Beer is old. Very, very old. Tests done on jars dating into antiquity show folks first started brewing the heady stuff about 7,000 years back. There’s a 3,900-year-old poem out there paying homage to Ninkasi, the patron goddess of brewing. The neat part is that it embodies what’s believed to be the planet’s oldest surviving recipe for beer. Those brews are long gone, but their yeasty ancestors live on in abundance.
To celebrate the survival of suds you might be interested to know that this Sunday, Aug. 5 is officially International Beer Day. The goal, according to organizers, is “to bring the world together in celebration of beer.” Works for us. Those parties, spontaneous and otherwise, will be held in pubs, clubs, bars, breweries, beer gardens and back yards the world over. Count this: 278 official celebrations are, ah, on tap. Last year they were spread out among 138 cities in 23 countries.
Drink in the festivities at Zeitgeist San Francisco, where they sport some 40 beers on tap, Hacienda on Henderson in Dallas (really, what is Mexican food sans cerveza?), or Idle Hands in New York City. To sweeten the deal, Idle Hands is serving craft beers this Sunday for $3 a throw. Not bad at all.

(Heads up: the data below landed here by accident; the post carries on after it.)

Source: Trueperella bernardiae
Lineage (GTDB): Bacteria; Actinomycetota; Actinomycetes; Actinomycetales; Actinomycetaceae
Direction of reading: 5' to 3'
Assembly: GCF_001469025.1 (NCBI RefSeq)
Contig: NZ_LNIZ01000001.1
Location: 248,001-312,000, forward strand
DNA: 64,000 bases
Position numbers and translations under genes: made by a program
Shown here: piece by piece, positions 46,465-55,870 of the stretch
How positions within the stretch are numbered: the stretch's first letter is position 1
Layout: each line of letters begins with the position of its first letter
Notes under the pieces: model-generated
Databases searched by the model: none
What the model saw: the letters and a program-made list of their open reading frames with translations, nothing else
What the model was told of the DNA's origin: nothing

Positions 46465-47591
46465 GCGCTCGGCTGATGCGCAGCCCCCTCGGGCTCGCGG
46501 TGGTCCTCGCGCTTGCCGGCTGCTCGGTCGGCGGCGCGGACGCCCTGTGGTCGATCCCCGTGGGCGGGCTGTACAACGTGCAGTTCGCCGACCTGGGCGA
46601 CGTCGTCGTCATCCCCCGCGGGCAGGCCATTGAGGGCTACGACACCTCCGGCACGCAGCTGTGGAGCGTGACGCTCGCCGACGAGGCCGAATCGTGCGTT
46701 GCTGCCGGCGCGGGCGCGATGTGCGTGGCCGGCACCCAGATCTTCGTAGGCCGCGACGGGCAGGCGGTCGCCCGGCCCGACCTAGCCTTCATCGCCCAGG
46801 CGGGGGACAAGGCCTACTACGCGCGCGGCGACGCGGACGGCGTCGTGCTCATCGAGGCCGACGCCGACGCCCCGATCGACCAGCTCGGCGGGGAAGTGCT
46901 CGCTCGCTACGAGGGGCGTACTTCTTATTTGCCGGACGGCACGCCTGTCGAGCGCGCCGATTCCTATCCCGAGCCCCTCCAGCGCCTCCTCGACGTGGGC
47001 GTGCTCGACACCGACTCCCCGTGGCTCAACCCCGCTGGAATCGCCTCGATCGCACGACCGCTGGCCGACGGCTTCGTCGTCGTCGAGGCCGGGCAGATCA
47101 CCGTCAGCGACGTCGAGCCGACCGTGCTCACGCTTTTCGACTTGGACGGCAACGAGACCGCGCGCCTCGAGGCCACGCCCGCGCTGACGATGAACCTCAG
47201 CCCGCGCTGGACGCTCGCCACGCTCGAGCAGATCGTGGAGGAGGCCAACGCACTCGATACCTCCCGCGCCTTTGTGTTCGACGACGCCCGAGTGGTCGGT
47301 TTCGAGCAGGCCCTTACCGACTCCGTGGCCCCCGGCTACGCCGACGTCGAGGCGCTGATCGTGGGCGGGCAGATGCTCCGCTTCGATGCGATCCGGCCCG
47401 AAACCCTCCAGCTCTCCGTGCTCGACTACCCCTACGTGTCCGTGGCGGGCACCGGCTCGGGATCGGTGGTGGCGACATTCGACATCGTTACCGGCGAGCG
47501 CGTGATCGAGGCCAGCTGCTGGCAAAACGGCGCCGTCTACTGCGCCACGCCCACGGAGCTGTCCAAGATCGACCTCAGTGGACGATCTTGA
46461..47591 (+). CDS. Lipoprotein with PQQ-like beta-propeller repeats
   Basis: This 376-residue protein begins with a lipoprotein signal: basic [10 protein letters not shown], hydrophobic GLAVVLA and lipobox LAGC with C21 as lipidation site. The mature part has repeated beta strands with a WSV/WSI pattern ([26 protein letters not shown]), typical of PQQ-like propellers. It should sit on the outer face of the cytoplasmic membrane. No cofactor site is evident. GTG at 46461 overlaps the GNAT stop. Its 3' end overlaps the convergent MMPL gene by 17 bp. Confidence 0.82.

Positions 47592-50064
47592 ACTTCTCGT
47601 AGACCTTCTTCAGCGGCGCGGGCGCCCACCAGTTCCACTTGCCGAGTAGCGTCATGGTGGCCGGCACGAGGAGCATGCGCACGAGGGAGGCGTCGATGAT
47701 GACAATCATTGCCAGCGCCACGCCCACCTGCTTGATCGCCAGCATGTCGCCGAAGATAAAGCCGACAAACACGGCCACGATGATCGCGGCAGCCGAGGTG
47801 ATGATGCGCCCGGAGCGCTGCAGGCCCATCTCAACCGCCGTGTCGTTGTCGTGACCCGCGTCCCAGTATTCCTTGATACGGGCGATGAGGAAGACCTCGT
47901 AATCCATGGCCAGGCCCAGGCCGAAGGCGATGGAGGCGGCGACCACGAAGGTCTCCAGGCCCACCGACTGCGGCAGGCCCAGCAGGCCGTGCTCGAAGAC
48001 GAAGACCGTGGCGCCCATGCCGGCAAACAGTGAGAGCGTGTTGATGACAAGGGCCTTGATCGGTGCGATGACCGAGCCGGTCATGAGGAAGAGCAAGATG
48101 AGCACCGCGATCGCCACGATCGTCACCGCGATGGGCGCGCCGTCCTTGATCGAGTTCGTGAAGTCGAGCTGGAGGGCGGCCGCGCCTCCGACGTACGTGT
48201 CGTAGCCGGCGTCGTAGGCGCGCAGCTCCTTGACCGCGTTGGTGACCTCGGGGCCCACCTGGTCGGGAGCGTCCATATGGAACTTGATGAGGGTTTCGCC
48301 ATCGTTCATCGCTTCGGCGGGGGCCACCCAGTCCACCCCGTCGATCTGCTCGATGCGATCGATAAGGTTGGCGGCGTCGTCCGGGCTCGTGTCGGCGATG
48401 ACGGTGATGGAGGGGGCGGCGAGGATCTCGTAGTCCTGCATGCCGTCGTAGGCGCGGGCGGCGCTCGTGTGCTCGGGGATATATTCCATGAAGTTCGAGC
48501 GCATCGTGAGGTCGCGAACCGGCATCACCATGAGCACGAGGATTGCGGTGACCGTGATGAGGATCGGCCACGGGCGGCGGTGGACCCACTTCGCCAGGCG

As for this reporter, I intend to take my beloved to Jim ‘N Nick’s in Birmingham and wash some of the world’s best barbeque down with a Reverend Mudbone’s, their homegrown brew. This is a small-batch brewed, American-Style Golden Ale. It separates from the rest of the competition because of its balance, smooth-as-silk body and nice clean finish.
And that, of course, is the deal about really great beer. Different soils, hops, grains and rains produce different beers – with more than a tad of prodding by a good brewmaster. It’s been that way since the days of good old Ninkasi.
(Image: davidgsteadman)Jerry Chandler